Words and syllables do not constitute teaching — sometimes those who possess these are disreputable in the extreme — but teaching consists of virtuous acts of conduct, of freedom fro injuriousness, of dauntlessness, and of an even temper.  To all these add an intrepidity which produces words like flames of fire. (The Lausiac History: Letter to Lausus 2, trans. Robert T. Meyer, ACW 34)

Therefore, a simpler life dawns.

I shall pray morning, noon, and evening.  Morning shall follow the daily office and sometimes noon and evening as well.  The flexibility will allow me to spend time using different forms of prayer.

I shall fast once a week.  You won’t know which day, and this isn’t the bragging Christ warns of.  It is, rather, an exhortation that we should all fast at least once a week.  They say it accrues much spiritual benefit.

My eating shall be moderate.  This includes no pop or Slurpees save in time of celebration.  I guess that’s the old rule surrounding wine, but I’m already too cheap to drink wine.  This also includes avoiding overeating and snacks between meals — this latter is practised by monks who follow Augustine’s Rule, such as Dominicans.

I shall spend time in Scripture-reading every day.  This has been a lifelong discipline that every once in a while I fall out of for days, weeks, or months at a time.  By God’s grace, I shall maintain this discipline.

I shall exercise my body.  The Benedictines believe in hard, physical labour.  I am an urban apartment-dwelling middle-class Canadian.  I have no garden, no chickens, no building to maintain or to build.  Therefore, I shall discipline my body through exercise, chiefly through my bicycle and through walking almost everywhere.  I’ll ride my bike three to five times a week.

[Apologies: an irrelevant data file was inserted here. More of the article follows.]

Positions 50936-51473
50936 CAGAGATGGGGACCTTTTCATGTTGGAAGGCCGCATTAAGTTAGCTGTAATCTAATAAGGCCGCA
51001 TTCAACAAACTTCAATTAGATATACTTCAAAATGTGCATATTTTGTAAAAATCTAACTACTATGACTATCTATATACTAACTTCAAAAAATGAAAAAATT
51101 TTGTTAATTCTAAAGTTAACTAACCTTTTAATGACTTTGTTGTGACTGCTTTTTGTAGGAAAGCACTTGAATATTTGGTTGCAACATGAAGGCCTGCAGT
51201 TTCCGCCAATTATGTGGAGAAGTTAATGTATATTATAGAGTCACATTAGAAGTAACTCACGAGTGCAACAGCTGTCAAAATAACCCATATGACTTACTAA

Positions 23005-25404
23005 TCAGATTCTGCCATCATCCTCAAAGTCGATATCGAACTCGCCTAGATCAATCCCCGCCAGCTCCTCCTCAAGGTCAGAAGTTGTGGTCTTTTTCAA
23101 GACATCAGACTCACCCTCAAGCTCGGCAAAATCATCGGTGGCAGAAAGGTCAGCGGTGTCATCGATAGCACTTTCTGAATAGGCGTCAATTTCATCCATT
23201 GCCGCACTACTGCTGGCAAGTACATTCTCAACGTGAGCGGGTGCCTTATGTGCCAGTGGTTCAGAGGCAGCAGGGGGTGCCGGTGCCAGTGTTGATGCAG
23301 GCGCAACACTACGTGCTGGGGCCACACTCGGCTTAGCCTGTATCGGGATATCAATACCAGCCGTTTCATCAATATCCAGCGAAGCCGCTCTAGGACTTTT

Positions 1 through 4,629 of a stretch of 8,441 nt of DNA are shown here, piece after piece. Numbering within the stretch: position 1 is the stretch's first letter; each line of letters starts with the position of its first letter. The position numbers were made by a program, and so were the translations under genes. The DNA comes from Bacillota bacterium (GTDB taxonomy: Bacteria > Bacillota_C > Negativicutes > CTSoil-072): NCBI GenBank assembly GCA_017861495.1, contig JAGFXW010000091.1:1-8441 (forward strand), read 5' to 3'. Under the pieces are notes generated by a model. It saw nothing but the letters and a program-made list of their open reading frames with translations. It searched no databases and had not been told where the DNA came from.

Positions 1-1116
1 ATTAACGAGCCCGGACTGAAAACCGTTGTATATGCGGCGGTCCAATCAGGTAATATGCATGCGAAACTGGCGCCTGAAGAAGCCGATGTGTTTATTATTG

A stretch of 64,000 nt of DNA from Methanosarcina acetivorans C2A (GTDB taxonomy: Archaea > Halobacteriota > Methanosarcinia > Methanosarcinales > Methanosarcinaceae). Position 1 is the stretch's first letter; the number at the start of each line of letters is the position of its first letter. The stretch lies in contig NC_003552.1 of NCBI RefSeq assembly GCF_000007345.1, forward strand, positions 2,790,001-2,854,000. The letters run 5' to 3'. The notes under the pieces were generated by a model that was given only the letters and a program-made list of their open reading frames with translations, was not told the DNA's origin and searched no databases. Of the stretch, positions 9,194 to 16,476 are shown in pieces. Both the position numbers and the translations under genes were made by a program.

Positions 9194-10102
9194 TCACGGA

What else?  Buy no unneeded stuff — books, CDs, DVDs.  Don’t rent when it can be borrowed for free.  Don’t waste time watching it or reading it when there’s a better option.  Spend more time with people in pleasant occupation and company, less time simply entertaining oneself.  Continue weekly attendance at church; possibly add an extra to ensure I receive Eucharist.  Hunt down time for solitude.  Talk with Jennifer about how we might be able to spend time in service to others.

Do you have any ideas how you and I can help start the ascetic revival of the 21st century?  If you think it’s already begun, show us where and how!

*The Lessons of St. Francis by John Michael Talbot; Celebration of DisciplinePrayer, and Devotional Classics by Richard J. Foster; The Inner Experience by Thomas Merton; Flirting with Monasticism by Karen E. Sloan; Finding God: The Way of St. Benedict by Esther de Waal; Ecstasy and Intimacy by Edith Humphrey, and other moderns.  The Life of St. Antony by St. Athanasius; The Life of St. Benedict by St. Gregory the Great; The Institutes and The Conferences by John Cassian; The Sayings of the Desert Fathers; The Life of Moses by St. Gregory of Nyssa; The Interior Castle by St. Teresa of Avila (well, most of it); The Dark Night of the Soul by St. John of the Cross; The Letters of Saint Antony the Great; the Historia Monachorum in Aegypto; The Praktikos & Chapters on Prayer by Evagrius Ponticus; The Rule of St. Augustine and other classics.